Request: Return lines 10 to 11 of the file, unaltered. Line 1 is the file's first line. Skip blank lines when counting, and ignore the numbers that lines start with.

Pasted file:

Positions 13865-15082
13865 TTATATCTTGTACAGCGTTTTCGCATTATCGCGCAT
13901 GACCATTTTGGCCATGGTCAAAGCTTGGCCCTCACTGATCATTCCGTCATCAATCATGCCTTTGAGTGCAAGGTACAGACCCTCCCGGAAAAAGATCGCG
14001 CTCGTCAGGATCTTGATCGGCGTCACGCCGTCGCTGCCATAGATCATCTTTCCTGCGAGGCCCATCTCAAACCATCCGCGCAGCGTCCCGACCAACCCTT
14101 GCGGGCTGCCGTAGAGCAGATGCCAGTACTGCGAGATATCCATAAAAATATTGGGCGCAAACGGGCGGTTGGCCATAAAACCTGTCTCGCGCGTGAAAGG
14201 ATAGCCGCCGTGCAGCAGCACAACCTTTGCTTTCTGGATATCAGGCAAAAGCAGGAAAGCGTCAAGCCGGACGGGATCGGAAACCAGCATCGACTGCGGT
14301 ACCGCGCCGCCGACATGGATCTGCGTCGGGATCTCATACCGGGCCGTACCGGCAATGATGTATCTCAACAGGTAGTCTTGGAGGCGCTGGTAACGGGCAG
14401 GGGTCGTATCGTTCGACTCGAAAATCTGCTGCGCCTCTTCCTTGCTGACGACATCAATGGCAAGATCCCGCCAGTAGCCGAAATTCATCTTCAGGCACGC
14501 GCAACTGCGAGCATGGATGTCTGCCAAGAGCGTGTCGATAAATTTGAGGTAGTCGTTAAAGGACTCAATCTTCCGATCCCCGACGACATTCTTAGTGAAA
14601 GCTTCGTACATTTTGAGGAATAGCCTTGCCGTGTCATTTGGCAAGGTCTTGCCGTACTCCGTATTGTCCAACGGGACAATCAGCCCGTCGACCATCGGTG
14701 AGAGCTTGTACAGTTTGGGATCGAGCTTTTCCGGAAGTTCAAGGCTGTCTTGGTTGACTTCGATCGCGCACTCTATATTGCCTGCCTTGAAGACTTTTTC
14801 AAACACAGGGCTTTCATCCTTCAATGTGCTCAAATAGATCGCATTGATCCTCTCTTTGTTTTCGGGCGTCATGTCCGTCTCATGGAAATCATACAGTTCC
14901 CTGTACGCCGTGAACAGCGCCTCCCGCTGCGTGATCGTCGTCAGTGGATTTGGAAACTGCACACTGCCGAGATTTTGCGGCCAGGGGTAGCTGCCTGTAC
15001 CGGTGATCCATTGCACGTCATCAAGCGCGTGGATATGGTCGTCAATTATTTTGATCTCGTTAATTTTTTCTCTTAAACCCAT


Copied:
14601 GCTTCGTACATTTTGAGGAATAGCCTTGCCGTGTCATTTGGCAAGGTCTTGCCGTACTCCGTATTGTCCAACGGGACAATCAGCCCGTCGACCATCGGTG
14701 AGAGCTTGTACAGTTTGGGATCGAGCTTTTCCGGAAGTTCAAGGCTGTCTTGGTTGACTTCGATCGCGCACTCTATATTGCCTGCCTTGAAGACTTTTTC